The goal is to open the hotel in mid-August.
With a soft opening planned for less than two months from now, the Azur Legacy Collection Hotel is nearing completion.
The brand-new hotel replaces the Edward Chapman clothing store that stood at 833 West Pender St in downtown Vancouver for decades. It’s a new offering from the Vancouver-based Executive Hotel and Resorts chain.
With 104-rooms on levels named after blue or blue-ish gemstones, the brand-new structure has references to the older architecture that came before but is “purpose-built to be an exclusive luxury hotel,” says general manager Bek Shamsiev, noting it’s joining the Leading Hotels of the World brand.
Construction is still very active at the site, as permanent electricity has just been added, but some rooms and spaces have already been finished.
One design feature that’s unusual for downtown Vancouver is the main entrance, which will open onto a back alley; a valet service will be set up there (and a car elevator) with the front desk just inside. On the West Pender side of the building, there will be an entrance leading to the Dahlia restaurant and a concierge.
It’s high-tech, too, with features like control panels to alert staff whether a room is in ‘do not disturb’ mode, or needs cleaning.
The goal, says Shamsiev, is to open in mid-August.
“We’re gearing up to open it up a little earlier than that, but it’ll depend on city permits being received on time,” he tells VIA
The opening will include the rooms and the Dahlia (the ground-level restaurant), but not the rooftop Lavantine Restaurant and Skybar, which he says will be the new hotel’s highlight.
“The place to be in Vancouver”
“The [Lavantine] space itself is definitely the place to be in Vancouver, partly because this restaurant is on the roof of the hotel, which is on the 14th storey,” Shamsiev explains.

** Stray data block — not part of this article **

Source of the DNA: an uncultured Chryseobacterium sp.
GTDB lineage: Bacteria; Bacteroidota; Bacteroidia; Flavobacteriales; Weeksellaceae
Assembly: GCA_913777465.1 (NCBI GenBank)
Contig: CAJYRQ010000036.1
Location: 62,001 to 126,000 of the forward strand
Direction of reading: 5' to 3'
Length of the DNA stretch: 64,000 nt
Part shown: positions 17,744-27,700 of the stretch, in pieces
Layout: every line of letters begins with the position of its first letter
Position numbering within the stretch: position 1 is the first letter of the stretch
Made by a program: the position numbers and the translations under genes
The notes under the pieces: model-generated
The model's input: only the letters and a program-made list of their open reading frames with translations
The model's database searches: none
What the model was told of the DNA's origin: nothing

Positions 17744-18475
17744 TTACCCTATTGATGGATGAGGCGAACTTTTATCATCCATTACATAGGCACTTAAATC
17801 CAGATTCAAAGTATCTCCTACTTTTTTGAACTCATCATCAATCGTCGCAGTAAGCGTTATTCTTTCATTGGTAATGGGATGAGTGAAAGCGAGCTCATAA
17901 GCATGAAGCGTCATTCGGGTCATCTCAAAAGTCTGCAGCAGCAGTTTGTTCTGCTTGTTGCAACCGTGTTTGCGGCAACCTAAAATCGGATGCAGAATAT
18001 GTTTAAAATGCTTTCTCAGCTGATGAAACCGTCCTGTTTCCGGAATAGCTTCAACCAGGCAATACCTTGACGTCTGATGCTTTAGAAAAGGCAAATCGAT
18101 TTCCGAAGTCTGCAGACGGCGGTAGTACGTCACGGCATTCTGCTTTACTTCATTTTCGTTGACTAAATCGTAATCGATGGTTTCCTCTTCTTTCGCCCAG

Plants have already been placed on the deck, and the beginnings of a mosaic fountain have been built, which will be the center for more informal seating arrangements for relaxing and cocktails. At 14 storeys up, the views from the deck range from slivers of Burrard Inlet to the tops of neighboring buildings.
The rooftop garden restaurant promises a menu with influence from the Levant, the region of the Middle East where Lavantine gets its name.
“That region specifically appealed to us based on the history of culinary experiences; that area has a lot of influence from France and Italy,” Shamsiev said. “So that cuisine is very special and unique on its own. It’s not Middle Eastern cuisine, by no means, but it does have the elements of that region.”
The space is being built to fit into Vancouver’s weather, too, with awnings that can retract back on a nice day, or extend the restaurant and bar’s seating on a rainy day. With heaters built into the design as well, Shamsiev says outdoor dining should be possible 11 out of 12 months.
There will be 35 seats year-round at the Skybar, expanding to 55 for most of the year. From May to September, when things are at full capacity, the rooftop patio will have 99 seats.
A grand opening for the hotel, and Lavantine, is expected later this fall.